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How can recurrent episodes of noninfectious pericarditis best be prevented?

How can recurrent episodes of noninfectious pericarditis best be prevented?

Patients with acute pericarditis often present initially to their primary care provider. If the inflammation results from bacterial or mycobacterial infection, it requires aggressive therapy, often with consultative assistance. Pericarditis that arises from another cause-such as idiopathic inflammation, viral infections, connective tissue diseases, and post-pericardiotomy syndrome-has traditionally been treated with aspirin.

Nonbacterial, acute pericarditis recurs in as many as 50% of the patients after the initial attack.1 Thus, the management approach is 2-fold:

  • First, treat the acute disease to decrease pain and inflammation.

  • Second, minimize recurrences, which are presumed to be autoimmune.

What if one drug could accomplish both goals with few adverse effects?


Investigators in Italy studied colchicine-the anti-inflammatory standby used to treat gout-as an adjunct to aspirin for the management of acute pericarditis.1 The COPE (COlchicine for acute PEricarditis) trial included 120 patients with acute, noninfectious pericarditis who had at least 2 of the following criteria: typical chest pain, pericardial friction rub, and widespread ST-segment elevation on ECG. The participants were randomized to receive either aspirin alone (800 mg orally every 6 to 8 hours for 7 to 10 days with tapering over 3 to 4 weeks) or aspirin at the same dosage with colchicine (1 to 2 mg for the first day and then 0.5 to 1 mg daily for 3 months). Corticosteroids were reserved for patients who were intolerant of aspirin.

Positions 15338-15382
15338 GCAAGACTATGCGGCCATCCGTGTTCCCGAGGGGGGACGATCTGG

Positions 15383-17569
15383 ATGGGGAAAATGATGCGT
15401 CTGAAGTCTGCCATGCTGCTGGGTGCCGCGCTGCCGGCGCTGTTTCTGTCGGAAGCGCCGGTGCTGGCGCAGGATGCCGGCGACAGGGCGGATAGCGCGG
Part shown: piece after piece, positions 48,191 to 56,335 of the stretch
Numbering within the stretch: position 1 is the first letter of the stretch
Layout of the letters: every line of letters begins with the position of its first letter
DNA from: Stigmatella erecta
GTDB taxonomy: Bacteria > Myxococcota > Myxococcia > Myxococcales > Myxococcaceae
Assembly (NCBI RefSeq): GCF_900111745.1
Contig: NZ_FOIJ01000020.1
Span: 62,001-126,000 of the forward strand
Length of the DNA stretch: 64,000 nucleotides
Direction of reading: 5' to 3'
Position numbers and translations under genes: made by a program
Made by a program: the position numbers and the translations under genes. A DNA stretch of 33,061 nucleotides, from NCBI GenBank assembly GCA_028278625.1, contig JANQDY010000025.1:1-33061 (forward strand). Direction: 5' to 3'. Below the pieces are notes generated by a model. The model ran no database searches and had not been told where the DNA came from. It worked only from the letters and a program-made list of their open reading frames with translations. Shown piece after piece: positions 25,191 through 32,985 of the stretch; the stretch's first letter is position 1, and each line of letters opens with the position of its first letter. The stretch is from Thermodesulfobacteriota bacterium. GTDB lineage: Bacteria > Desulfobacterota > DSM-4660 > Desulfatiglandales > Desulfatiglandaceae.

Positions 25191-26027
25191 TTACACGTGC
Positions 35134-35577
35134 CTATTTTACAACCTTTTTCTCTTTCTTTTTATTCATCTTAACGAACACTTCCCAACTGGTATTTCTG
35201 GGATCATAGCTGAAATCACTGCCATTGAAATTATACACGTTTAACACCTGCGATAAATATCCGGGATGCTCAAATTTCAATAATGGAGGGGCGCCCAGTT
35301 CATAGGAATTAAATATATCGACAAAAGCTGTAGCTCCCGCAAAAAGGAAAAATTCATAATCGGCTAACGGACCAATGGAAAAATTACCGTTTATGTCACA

The design of the study was randomized, open-label, and parallel. The participants and their primary care providers were aware of which medications the patients were taking. However, clinical validation of a response to therapy was provided by a panel of cardiologists who were blinded to the treatment group.

During nearly 3000 months of patient follow-up, the addition of colchicine to aspirin therapy reduced acute symptoms at 72 hours (11.7% vs 36.7% in the aspirin-alone group) and recurrence at 18 months (10.7% vs 32.3%). No serious adverse effects of colchicine occurred. It was discontinued in 5 patients because of diarrhea, a side effect often seen when colchicine is used to treat acute gouty arthritis. Corticosteroid therapy for acute pericarditis increased the risk of recurrence (the odds ratio was 4.3, which means that about 4.3 times as many recurrences would occur in the corticosteroid-treated group).


The addition of colchicine to aspirin therapy can help diminish the symptoms of acute noninfectious pericarditis and decrease the risk of recurrence. Avoid corticosteroids if at all possible because they can increase the likelihood of recurrence.




Imazio M, Bobbio M, Cecchi E, et al. Colchicine in addition to conventional therapy for acute pericarditis: results of the COlchicine for acute PEricarditis (COPE) trial.



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